As sole caretaker in my sandwich-generation house (I look after my 85-year-old mother and my 14-year-old son), I was especially eager for some self-care once I got vaccinated. I’d been extra vigilant about sheltering in place, masking up and socially-distancing for the few necessary ventures outside our home the entire pandemic and felt some well time was well deserved. I waited the necessary two weeks past my second jab and was ready to test my newfound freedom in the best way I knew how—a  vacci-cation.

Being a rule-follower on important matters (like life or death), I adhered to CDC guidelines not to fly. (Non-essential air travel has since been lifted for domestic flights for those vaccinated.) I wasn’t comfortable leaving my mother and son behind too far from home anyway so a visit to Lake Austin Spa Resort, just 19 miles away, was ideal from a distance standpoint. And, given the “quarantine fifteen” I’d packed on this past year, it was just what the doctor ordered. I would’ve loved to have had a friend join me for a girls’ getaway but none had gotten their second jab when my calendar first freed up. I could wait or use it as an excuse to go it solo and make it true “Me Time.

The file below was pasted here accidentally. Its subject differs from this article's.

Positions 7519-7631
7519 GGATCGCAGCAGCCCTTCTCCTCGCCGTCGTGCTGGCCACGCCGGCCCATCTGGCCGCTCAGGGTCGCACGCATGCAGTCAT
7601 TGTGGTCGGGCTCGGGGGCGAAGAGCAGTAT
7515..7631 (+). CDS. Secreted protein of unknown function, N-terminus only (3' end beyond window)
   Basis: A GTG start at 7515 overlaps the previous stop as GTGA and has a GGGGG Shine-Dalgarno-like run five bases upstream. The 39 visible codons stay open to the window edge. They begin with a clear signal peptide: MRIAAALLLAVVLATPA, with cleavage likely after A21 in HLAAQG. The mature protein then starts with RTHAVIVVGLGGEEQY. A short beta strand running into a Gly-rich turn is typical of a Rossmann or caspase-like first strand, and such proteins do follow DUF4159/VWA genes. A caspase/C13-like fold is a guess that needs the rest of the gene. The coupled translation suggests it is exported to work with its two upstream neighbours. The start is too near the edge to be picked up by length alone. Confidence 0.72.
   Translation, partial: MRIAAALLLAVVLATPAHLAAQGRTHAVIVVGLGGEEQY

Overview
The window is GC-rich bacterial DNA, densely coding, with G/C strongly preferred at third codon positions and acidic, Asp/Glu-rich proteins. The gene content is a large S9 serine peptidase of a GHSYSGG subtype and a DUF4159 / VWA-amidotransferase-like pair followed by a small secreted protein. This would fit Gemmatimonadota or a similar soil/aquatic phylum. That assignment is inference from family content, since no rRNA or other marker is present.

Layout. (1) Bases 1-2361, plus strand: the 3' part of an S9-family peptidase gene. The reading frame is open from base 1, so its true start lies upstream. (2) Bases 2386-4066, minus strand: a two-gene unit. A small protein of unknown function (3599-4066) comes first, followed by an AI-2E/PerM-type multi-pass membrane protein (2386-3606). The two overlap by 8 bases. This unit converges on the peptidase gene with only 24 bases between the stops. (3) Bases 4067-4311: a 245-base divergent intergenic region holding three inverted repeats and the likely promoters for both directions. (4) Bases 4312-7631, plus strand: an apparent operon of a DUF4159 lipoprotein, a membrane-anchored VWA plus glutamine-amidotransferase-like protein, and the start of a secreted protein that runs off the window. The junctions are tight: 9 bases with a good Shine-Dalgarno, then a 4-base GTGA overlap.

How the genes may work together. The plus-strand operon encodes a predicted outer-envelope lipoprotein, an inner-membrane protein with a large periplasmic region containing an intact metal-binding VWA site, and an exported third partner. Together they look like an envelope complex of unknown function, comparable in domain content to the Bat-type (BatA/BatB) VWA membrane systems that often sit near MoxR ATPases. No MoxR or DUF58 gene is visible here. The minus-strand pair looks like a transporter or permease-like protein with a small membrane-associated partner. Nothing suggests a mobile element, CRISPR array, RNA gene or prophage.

If you’ve never taken a solo spa-cation, add it to your bucket list; it’s not just for loners. A wellness spa is one of the easiest ways to travel solo. At a destination spa like Lake Austin Spa Resort (LASR), there are a variety of wellness classes (including exercise, arts & crafts, culinary and more) offered throughout the day giving you plenty to do and others to interact with if you choose. If you prefer more solitary time, you can arrange private exercise classes and spa treatments or stake your claim on a hammock, lounge chair, or water toy. Plus, you can eat whenever you prefer, keep your room as tidy or messy as you like, and set your own bedtime when you’re by yourself.

H2O, Now We’re Talkin’
While just 32 minutes from my driveway to the resort gate, once there and settled in, I felt a world away. The resort is situated on the banks of Lake Austin across the lake from a nature preserve— rolling lush hill country with trees in every shade of green— making it feel secluded and remote. The soul of the resort revolves around water, not just the lake on which it sits, but its three swimming pools—two outdoor, and one inside a barn (with a side that rolls up to still feel connected to nature) as well as an abundance of water fountains and babbling brooks. At every turn you can immerse yourself in water, see or hear it—and the connection becomes transformative.